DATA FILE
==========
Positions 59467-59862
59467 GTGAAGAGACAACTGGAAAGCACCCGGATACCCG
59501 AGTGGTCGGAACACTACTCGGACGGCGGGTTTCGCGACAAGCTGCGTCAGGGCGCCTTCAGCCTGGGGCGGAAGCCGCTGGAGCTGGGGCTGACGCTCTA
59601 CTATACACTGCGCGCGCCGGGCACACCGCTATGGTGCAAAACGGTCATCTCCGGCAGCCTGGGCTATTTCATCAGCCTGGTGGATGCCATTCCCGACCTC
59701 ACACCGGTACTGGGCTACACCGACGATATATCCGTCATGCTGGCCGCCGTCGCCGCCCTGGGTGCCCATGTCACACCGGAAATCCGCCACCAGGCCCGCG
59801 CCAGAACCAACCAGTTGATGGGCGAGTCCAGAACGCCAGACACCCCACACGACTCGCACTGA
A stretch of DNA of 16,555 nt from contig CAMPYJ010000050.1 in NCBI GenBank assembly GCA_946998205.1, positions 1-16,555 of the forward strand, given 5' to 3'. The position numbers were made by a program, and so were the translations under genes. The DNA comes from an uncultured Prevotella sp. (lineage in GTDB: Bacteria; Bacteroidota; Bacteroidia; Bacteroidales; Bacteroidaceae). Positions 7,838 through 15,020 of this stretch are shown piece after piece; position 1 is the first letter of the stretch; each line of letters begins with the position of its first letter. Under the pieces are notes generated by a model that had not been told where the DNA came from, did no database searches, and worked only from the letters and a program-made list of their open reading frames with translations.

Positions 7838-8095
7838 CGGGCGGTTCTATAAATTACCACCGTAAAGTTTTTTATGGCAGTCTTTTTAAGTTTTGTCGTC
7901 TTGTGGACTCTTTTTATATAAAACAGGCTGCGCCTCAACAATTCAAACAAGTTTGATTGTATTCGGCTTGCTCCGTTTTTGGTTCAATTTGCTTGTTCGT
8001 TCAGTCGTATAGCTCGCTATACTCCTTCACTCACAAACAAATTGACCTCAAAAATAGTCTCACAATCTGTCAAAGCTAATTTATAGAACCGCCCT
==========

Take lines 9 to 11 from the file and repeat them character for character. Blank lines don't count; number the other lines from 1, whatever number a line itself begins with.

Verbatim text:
7838 CGGGCGGTTCTATAAATTACCACCGTAAAGTTTTTTATGGCAGTCTTTTTAAGTTTTGTCGTC
7901 TTGTGGACTCTTTTTATATAAAACAGGCTGCGCCTCAACAATTCAAACAAGTTTGATTGTATTCGGCTTGCTCCGTTTTTGGTTCAATTTGCTTGTTCGT
8001 TCAGTCGTATAGCTCGCTATACTCCTTCACTCACAAACAAATTGACCTCAAAAATAGTCTCACAATCTGTCAAAGCTAATTTATAGAACCGCCCT